Furthermore, to ensure that proceedings don’t suffer owing to ineffective or biased prosecution, my third Bill proposes to increase accountability and transparency in the appointment of prosecutors so as to shield them from political interference. Though the Code of Criminal Procedure, as it exists, calls for “consultation” with the judiciary for all appointments to the post of public prosecutor, the requirement has been diluted through amendments in many states. Special public prosecutors are often appointed at the whims and fancies of the government and without adequate reasoning. This is done to suit special interests.
While commenting on the independence of public prosecutors in India, the Law Commission held in its 197th report that any legislation that permits arbitrary appointment of public prosecutors, without proper checks, would violate Article 14 of the Constitution (the right to equality before the law). Therefore, to ensure free and fair trials in courts, it is vital that the existing provisions of the Code of Criminal Procedure be amended.
My Bill mandates the establishment of a separate Directorate of Prosecution in each state with administrative control over all prosecutors in the state and answerable to the home department. It prescribes “concurrence” with the judiciary for the appointment of prosecutors at all levels. It also sets down an objective criterion to gauge the requirement of prosecutors. The Bill will also require a detailed and written explanation from the government about the reasons for each appointment to ensure transparency in the appointment of special public prosecutors.”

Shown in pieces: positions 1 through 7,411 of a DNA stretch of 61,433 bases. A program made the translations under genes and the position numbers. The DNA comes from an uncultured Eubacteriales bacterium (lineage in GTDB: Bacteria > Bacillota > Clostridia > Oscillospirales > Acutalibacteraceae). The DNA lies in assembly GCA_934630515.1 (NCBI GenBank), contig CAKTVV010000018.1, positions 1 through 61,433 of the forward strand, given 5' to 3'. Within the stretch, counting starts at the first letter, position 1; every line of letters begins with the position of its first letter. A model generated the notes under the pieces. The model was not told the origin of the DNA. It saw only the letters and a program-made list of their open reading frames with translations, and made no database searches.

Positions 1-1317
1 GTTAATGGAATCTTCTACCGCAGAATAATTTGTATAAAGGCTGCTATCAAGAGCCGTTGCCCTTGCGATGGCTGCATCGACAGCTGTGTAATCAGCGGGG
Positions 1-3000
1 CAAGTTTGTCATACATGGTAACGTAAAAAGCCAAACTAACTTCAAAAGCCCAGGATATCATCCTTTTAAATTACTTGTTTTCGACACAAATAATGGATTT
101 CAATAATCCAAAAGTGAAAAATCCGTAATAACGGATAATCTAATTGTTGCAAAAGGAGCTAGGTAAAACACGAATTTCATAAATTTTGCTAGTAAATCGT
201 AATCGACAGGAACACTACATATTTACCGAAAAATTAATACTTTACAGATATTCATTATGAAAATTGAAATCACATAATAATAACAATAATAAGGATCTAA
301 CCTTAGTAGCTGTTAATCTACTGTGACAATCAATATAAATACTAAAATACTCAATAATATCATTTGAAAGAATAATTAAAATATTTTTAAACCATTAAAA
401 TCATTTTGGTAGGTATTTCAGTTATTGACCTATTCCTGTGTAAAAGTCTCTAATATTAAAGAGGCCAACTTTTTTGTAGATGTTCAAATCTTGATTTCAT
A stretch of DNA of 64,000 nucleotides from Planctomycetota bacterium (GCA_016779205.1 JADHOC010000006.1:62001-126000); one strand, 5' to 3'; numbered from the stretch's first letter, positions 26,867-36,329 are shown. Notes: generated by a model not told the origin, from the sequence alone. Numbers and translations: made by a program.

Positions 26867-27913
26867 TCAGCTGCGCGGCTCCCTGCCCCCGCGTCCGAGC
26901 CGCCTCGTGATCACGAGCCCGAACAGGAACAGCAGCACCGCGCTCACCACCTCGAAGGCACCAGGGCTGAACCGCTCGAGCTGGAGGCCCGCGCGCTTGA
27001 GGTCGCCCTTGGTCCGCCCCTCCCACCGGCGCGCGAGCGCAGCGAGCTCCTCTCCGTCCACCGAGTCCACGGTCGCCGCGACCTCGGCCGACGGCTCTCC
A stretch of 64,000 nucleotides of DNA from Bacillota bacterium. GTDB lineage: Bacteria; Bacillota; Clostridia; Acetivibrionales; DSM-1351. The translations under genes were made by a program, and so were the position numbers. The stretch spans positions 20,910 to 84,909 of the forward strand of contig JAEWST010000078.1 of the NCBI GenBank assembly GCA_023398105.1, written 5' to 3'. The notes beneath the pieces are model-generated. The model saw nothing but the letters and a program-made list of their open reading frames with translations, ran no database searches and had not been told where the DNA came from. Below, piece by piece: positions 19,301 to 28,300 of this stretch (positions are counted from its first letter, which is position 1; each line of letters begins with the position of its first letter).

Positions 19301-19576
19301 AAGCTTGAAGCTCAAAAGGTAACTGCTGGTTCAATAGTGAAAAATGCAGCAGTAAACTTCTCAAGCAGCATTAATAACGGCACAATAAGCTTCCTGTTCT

Despite the huge public opinion in favour of providing justice to the victims of rapes and sexual offences in the aftermath of the 2012 December Delhi gang rape case, it will be a tragic waste of the immense amount of emotional and intellectual energies expended by the Indian public if the public discourse and government efforts to amend policy does not eventuate in concrete steps to actually ensure justice for rape victims and create deterrents for such crimes. The media can still take up this issue to ensure that they do justice to their role as watchdogs of the Indian democracy and to play a positive role in the creation of a modern liberal democracy in India. Will it rise to the occasion?